Under the Shadow and Above the Patriarchy

Folks, let’s be honest: last week was rough.  I took a fan favorite and dragged it through the mud.  I meant every word, and it’s the tough stuff that changes hearts and minds, but still.  Everyone needs a win now and again and have I got a doozy for you.

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Enter Under the Shadow (2016) by Iranian-born director Babak Anvari.  A horror movie with all the classic creeps and timeless terrors in the context of revolution, war, and Middle Eastern feminism.  How could you possibly go wrong?

The Bechdel Test.  For those who are unfamiliar, the Bechdel Test refers to a standard casually suggested in the cartoon Dykes to Watch Out For by Alison Bechdel.  The statement made in the comic was broken into three parts:

(1) The movie has to have at least two women (2) who talk to each other (3) about something besides a man.

What Alison maintains was just a thought between friends has turned out to be an incredibly difficult test to pass in mass media.  Not for Under the Shadow, which boasts a female protagonist protecting her female child while all of her major conversations are with female neighbors about the disturbances, not men.

Female representation.  The main character, Shideh, is a far cry from a helpless stereotype.  She is driven, intelligent, complex, and independent; a revolutionary whose political involvement cost her career as a doctor.  Her mother, though deceased in the film, is represented through her gift of a medical textbook to her daughter; a promise of a better life for her daughter in a country where women’s opportunities were minimal.  Shideh’s daughter, Dorsa, is headstrong, and her neighbors, Mrs. Ebrahimi and two other women, are the figureheads keeping their world’s turning in the midst of a terrible war.

Diversity.  There’s nothing that screams “You’re missing the point!” more than a faux feminist movie full of white ladies.  As Audre Lorde puts it, “I am not free while any woman is unfree.”  What much of American feminism lacks is an understanding of Middle Eastern and Muslim women.  We are quick to judge our sisters in hijabs for succumbing to a patriarchal society while we call ourselves liberated for reading Fifty Shades of Grey.  I will avoid 900 words on why the choice to wear hijab is a feminist act, but I will tell you that Shadow deals with this subject masterfully.  At the height of danger, Shideh grabs her daughter and flees their home, and instead of being offered help, she is arrested for being in public without her chador (a cover specific to Iran).  The film highlights the absurdity of man-made laws valuing a woman’s modesty over her safety without ever undermining the other women in the film who wear their hijab proudly.  A virtue of having this story told by an Iranian is the agency his characters are given.  A Guardian article aptly surmises that Anvari “seems in awe of the women who were forced to live, and raise children, under the threat of carpet bombs and the intolerance of the post-revolution regime.”  In the same Guardian article, the director sums it up in a way I never could:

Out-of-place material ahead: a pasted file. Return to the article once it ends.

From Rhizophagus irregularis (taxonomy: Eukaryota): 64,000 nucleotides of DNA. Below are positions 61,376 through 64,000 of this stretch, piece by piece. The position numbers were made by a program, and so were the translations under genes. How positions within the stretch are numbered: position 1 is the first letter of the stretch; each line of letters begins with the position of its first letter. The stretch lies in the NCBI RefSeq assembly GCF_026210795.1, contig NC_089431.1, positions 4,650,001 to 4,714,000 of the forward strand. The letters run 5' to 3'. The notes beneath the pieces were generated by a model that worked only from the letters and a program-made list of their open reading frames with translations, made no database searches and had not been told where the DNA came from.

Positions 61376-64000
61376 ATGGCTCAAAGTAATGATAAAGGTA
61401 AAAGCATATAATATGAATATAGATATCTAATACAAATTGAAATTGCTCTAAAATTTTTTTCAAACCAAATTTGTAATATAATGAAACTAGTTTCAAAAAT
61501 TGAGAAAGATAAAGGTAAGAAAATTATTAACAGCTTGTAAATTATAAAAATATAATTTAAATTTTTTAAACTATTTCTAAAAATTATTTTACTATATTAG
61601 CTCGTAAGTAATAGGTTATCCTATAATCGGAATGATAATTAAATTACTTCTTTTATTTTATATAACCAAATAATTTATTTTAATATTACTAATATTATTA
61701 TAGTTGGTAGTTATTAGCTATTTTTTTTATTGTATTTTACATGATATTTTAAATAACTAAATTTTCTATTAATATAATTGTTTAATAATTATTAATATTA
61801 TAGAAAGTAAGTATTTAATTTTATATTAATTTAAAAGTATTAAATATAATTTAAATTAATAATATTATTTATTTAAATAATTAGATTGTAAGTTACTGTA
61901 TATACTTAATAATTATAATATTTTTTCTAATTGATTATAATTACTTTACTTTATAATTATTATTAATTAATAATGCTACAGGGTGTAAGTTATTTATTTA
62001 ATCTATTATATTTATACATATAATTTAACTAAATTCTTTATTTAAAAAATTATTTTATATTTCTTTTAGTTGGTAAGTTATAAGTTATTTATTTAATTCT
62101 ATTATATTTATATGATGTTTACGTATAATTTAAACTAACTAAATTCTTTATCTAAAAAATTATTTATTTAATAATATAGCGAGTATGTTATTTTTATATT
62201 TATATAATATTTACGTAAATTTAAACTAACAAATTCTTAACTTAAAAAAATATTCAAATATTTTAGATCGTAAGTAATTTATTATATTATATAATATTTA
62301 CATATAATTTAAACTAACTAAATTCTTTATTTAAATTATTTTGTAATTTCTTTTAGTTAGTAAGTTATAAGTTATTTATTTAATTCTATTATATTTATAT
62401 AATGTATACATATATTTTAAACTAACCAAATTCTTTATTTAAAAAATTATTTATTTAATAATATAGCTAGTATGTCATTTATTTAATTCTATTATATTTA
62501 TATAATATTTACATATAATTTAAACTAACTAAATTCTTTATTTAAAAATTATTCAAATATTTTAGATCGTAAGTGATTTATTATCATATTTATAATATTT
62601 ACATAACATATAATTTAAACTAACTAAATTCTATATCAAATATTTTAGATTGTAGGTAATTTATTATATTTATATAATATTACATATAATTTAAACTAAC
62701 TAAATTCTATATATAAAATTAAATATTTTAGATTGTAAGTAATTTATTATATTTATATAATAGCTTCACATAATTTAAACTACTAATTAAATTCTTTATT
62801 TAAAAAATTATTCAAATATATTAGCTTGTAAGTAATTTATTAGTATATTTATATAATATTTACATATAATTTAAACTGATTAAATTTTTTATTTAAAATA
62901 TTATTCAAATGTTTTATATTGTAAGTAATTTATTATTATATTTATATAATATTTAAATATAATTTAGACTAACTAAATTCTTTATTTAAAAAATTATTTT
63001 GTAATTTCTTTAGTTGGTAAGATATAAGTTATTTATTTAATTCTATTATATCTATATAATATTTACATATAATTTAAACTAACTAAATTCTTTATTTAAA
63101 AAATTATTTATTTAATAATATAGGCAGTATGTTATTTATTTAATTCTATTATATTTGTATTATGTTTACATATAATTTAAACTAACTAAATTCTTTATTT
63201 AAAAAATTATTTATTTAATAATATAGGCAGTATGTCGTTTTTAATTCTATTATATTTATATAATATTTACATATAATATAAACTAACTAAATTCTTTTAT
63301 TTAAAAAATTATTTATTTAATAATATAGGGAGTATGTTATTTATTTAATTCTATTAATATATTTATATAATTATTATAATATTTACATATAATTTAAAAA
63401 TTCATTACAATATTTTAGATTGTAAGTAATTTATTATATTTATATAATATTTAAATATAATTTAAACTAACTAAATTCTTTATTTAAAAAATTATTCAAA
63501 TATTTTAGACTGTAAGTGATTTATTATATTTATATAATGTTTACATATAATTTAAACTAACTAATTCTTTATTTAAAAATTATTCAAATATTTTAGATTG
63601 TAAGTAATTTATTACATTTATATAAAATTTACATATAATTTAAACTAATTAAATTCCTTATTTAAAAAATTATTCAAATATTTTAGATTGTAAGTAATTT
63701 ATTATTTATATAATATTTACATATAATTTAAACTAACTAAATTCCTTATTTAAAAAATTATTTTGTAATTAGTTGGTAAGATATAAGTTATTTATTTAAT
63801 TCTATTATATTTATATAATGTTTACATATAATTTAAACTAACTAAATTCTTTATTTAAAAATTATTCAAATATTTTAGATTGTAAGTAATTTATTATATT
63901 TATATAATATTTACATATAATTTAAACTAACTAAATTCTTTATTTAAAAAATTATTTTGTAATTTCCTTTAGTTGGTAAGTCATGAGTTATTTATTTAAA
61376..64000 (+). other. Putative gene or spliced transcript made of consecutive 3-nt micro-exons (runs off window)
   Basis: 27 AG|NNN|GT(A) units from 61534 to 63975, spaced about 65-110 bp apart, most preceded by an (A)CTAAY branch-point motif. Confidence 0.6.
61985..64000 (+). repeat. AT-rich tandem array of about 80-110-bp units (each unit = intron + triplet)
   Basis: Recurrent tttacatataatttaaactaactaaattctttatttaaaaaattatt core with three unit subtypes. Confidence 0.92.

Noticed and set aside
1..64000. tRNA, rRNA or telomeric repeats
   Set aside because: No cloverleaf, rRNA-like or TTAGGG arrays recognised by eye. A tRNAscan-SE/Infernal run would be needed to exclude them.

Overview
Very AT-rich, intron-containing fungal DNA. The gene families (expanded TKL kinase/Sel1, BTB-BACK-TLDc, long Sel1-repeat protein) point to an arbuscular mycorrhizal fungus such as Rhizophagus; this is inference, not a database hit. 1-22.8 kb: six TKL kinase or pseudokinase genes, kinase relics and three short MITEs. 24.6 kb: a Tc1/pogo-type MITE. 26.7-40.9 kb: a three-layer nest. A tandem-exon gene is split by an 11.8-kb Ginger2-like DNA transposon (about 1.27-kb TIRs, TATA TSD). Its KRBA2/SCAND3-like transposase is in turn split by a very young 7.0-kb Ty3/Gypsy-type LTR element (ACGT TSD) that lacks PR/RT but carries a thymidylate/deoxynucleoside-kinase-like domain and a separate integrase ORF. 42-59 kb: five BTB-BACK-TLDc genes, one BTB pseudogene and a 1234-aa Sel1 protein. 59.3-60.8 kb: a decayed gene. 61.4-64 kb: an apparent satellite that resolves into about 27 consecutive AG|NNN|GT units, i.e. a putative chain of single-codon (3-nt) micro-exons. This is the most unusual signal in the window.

“There’s a misconception about Iranian women,” says Anvari. “People think of them as oppressed, ready to be victimised. But Iranian women always fight back. There are so many restrictions in Iranian society, but they never sit back and just accept them. Shideh was inspired by my mother, and the other women I knew when I was growing up. Her strength is a tribute to them.”

Under the Shadow is not only a stunning look at Tehran during the Iran-Iraq war but a perfectly executed horror film.  I was on the edge of my seat as rumors of djinns (supernatural creatures) infected the psyche of the building and consistently startled with quick and clever appearances by the evil spirits.  If you’re looking to expand your worldview while biting your fingernails, this Persian language film is one you can’t afford to overlook.

Until next time, ghost hunters.  Mac, out.

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